A Trinity College student claims to have been assaulted by a Campus Police officer in the aftermath of a residence party on September 23.

The student, Bardia Monavari, Co-Head of College at Trinity, alleges in a formal complaint filed to the Campus Police that the Assistant Dean of Students for Residence Life Adam Hogan, and the Assistant Dean of Students for Student Life Christine Cerullo wrongly pointed him out to the police as the organizer of the party and consequently did not act as he was verbally and physically assaulted by a Campus Police officer.

According to the Trinity Co-Head of Arts Lukas Weese, who was witness to the incident, Hogan called Campus Police because he thought that the party was becoming too loud. At the same time, a fire alarm was pulled and students in the residence were evacuated.

After it was determined that it was a false alarm, Monavari says that he and Weese were asked by Hogan and Cerullo to speak to the officers.

“They made us think that it was an informal conversation,” Monavari told The Varsity. “I didn’t think I was going to be held liable for anything.”

However, according to Monavari, the situation escalated when an officer threatened to hold him accountable for the cost of calling the fire department.

“He would continue his threats through unprofessional taunts to me specifically, saying, ‘You’re fucked,’ ‘You’re done,’ and ‘Someone needs to pay for these fines and it’s going to be you,’” Monavari wrote in his complaint.

The officer then allegedly asked for Monavari’s name, which Monavari refused to give him.

“In response to this, [the officer] shoved me from behind, grabbed my shoulder, and forcefully placed my hands behind my back, claiming I was under arrest,” Monavari wrote.

Weese confirmed Monavari’s account of the event, adding that “while this was happening, [Hogan] and [Cerullo] were watching and did absolutely nothing to stop this assault from taking place. They stood there, incredibly apathetic, just did not do anything to condemn this behaviour.”

Actions against the Dean’s Office

Another witness at the scene, first year Trinity student Ellie Schoefell, further corroborated Monavari’s description. “It was obvious that they were targeting [Monavari] and they didn’t target [Weese] at all. And they tried to handcuff him, I think. It looked like they were doing something with his wrists,” she told The Varsity.

“[The Assistant Deans] were there, they were definitely on the scene,” she further alleged.

As a direct result of this event, former Head of Arts Thomas Robson put forward a motion for the September 25 Trinity College Meeting (TCM), Trinity’s direct democracy student government, for a vote of non-confidence in the Dean’s Office. The motion passed 209 to seven with five abstentions.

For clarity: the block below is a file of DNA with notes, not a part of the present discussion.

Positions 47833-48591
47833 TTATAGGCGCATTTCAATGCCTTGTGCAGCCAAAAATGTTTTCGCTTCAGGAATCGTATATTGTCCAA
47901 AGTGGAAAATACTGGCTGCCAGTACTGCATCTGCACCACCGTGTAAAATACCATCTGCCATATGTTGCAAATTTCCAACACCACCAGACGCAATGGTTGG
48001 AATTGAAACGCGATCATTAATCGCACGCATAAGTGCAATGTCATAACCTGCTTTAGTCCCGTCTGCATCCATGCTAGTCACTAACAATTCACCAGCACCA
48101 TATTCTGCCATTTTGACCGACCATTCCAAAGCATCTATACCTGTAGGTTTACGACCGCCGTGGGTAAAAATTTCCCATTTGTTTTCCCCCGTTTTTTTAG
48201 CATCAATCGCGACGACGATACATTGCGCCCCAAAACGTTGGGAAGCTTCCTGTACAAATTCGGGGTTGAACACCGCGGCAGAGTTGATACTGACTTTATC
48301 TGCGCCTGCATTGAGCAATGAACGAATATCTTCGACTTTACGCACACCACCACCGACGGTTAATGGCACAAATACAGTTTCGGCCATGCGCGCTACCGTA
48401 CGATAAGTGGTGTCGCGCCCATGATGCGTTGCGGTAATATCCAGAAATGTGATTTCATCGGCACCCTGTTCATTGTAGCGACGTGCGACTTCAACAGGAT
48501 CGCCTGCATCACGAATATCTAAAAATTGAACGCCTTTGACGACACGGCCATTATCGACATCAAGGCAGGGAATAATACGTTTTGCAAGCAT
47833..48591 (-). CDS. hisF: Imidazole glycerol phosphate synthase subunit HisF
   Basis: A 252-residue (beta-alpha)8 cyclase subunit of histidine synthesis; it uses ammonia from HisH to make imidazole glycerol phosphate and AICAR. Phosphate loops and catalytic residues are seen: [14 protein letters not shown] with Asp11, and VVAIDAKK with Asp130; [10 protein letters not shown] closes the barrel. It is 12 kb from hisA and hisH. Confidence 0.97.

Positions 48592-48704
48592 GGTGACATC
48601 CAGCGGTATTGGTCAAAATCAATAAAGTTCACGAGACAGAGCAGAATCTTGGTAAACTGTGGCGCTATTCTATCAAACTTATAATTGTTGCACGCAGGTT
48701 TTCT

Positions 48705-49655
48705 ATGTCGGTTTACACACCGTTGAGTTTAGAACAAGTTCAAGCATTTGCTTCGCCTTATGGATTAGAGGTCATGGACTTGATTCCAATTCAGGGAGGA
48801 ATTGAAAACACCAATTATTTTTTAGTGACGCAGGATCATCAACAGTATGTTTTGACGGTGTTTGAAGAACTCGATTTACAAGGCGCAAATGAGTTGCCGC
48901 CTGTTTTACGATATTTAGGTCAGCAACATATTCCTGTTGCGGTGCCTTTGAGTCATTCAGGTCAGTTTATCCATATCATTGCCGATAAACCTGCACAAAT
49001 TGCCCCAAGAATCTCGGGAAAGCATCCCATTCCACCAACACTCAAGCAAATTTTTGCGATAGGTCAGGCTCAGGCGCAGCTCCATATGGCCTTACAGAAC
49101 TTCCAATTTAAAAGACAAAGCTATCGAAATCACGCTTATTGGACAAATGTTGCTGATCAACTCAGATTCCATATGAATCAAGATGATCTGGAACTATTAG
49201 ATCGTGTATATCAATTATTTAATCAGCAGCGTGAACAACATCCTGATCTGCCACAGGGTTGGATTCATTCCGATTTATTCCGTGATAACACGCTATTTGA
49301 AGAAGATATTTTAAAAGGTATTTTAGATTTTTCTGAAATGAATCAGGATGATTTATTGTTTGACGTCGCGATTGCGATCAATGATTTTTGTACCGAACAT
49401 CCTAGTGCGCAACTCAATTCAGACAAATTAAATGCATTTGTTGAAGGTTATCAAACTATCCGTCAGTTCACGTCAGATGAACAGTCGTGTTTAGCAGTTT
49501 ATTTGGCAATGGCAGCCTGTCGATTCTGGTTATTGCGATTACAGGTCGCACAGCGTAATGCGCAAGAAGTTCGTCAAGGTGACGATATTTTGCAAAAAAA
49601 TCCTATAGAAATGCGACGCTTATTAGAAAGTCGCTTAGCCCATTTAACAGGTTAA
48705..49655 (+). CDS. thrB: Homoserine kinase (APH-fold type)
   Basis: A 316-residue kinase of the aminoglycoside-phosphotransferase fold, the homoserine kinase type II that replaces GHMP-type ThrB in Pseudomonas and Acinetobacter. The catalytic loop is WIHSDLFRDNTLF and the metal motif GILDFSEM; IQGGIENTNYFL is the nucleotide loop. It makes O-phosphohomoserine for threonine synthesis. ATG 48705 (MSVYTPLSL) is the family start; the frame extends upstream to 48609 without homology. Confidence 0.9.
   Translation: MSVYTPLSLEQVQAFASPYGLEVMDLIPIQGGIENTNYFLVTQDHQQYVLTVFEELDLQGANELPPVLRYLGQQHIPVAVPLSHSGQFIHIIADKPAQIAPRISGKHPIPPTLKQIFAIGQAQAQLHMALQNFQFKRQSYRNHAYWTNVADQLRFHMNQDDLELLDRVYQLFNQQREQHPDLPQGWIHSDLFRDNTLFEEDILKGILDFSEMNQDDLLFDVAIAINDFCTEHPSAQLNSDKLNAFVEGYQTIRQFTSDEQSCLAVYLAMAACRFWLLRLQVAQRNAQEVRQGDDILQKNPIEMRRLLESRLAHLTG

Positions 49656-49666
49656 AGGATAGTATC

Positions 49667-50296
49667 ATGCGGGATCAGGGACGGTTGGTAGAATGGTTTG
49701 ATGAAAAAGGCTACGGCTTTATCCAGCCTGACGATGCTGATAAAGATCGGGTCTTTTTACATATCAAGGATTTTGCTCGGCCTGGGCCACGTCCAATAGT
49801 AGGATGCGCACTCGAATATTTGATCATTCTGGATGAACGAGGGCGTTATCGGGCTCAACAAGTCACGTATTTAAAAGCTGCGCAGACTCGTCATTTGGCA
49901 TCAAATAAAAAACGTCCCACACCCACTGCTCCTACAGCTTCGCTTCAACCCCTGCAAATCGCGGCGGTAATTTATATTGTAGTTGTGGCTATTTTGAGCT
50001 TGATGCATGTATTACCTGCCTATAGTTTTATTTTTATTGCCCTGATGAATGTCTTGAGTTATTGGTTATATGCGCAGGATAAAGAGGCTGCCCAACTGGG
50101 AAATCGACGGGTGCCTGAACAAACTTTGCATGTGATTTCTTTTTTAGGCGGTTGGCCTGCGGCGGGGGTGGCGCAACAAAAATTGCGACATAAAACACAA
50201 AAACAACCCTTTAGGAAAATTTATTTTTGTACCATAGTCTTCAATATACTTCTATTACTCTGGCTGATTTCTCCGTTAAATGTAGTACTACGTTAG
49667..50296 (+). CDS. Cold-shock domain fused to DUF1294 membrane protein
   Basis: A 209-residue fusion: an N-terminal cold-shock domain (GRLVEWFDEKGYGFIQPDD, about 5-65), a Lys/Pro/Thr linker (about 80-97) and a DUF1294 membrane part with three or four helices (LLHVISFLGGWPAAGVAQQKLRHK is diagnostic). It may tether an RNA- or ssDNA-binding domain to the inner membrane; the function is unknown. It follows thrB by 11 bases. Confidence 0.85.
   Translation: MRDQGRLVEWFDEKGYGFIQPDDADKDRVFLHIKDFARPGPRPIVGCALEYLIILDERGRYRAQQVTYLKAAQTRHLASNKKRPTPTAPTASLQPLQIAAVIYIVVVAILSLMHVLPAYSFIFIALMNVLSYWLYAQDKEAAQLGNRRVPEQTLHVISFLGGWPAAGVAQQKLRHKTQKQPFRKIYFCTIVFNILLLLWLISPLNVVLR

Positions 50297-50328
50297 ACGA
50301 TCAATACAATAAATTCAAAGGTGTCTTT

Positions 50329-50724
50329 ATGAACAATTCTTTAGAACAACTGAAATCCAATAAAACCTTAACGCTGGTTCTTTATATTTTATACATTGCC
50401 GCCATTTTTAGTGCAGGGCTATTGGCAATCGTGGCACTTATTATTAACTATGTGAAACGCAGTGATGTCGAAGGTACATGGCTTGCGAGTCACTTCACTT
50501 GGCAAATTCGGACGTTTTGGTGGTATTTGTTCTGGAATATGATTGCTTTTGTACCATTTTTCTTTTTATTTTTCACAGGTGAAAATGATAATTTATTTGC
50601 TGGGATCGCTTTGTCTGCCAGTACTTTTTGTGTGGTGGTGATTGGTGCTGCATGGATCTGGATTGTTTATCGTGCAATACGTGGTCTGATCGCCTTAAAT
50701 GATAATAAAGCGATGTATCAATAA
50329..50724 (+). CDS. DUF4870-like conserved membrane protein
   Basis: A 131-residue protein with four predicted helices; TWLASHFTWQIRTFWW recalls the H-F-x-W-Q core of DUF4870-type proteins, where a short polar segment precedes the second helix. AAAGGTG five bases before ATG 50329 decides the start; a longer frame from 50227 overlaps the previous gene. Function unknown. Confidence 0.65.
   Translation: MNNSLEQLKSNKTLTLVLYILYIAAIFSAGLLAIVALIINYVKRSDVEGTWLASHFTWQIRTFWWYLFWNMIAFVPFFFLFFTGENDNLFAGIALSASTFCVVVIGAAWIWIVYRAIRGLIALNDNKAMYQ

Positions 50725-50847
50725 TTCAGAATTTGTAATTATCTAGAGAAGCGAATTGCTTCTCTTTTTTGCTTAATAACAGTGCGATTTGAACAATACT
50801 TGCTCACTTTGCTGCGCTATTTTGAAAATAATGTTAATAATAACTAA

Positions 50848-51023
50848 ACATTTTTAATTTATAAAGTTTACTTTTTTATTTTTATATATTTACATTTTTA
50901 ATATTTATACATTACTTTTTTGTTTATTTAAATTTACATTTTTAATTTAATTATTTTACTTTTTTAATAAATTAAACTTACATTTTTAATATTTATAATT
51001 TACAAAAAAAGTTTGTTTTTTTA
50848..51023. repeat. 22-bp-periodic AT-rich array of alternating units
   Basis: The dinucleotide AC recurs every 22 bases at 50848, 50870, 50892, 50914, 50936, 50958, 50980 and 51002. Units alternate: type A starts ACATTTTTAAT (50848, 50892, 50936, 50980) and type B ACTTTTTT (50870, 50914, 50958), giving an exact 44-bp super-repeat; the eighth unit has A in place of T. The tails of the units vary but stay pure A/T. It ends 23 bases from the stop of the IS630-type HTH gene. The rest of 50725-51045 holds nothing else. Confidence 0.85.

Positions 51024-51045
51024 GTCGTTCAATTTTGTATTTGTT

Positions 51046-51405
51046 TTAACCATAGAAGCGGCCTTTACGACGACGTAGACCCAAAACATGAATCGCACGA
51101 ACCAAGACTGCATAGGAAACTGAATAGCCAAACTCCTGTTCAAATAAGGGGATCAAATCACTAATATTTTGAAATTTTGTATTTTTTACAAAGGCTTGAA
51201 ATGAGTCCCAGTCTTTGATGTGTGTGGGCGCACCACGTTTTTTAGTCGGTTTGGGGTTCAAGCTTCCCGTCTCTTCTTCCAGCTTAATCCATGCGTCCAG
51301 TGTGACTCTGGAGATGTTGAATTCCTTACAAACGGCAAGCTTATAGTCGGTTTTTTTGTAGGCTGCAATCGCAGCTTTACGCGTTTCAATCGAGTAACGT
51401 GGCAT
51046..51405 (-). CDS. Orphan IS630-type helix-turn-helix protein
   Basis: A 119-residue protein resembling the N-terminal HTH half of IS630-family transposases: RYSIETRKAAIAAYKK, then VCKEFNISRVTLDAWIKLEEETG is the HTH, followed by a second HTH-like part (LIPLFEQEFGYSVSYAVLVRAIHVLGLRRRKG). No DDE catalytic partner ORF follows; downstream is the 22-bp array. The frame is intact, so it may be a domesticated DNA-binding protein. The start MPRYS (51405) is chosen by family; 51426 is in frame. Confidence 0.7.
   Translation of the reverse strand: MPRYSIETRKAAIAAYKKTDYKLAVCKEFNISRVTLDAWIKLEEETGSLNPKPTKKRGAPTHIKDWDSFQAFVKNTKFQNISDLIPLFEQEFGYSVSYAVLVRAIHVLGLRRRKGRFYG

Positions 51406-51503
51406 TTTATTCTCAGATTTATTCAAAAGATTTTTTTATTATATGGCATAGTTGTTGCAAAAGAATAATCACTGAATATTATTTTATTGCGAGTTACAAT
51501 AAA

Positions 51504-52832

Robson stated that he also motioned for the vote in part due to the office’s mishandling of Trinity student Tamsyn Riddle’s sexual assault case, which resulted in her filing a human rights complaint against U of T and Trinity.

Based on this vote, TCM Chair Leila Martin will send a letter to several governing bodies at Trinity, including the Office of the Provost, the Board of Trustees at Trinity College, all committees of Senate, and members of Trinity College Corporation. The letter will inform them of the students’ vote.

“Effectively this vote was just students voicing their concerns with the Dean’s Office and students informing administration above the Dean’s Office that we no longer have confidence in the said office,” Robson said.

Robson stated that he would like to see Monavari and Riddle receive an official apology from the Office of the Dean of Students. “I think specifically the two of them have been wronged egregiously,” he said.

Monavari also said that he wants there to be disciplinary actions against Hogan and Cerullo, who, he said, “enabled the police to violently assault me.” He said that “a lot of times a lack of action is worse than actually being malicious to someone.”

Weese stated that he wants to see Hogan and Cerullo “gone, to be honest. I think that would be the best scenario… We want these people to receive the appropriate disciplinary action, which I would say is removal from their position.”

The Varsity reached out to the Office of the Dean of Students at Trinity, and received a statement from Young Um, Trinity’s Director of Communications and Public Affairs. “Providing a safe, respectful, and welcoming environment is a priority at Trinity. The College is in the process of carefully reviewing the series of events concerning Saturday night and therefore we are not in a position to comment at this point,” Um said.

Althea Blackburn-Evans, Director of Media Relations at U of T, stated in an email to The Varsity that Campus Police have opened an investigation. “It’s ongoing so there’s no further information to share at this point,” she said.

Campus Police were unable to provide comment at time of publication.

Editor’s Note (October 4): This story has been updated to reflect that Young Um responded to The Varsity‘s request for comment from the Office of the Dean of Students.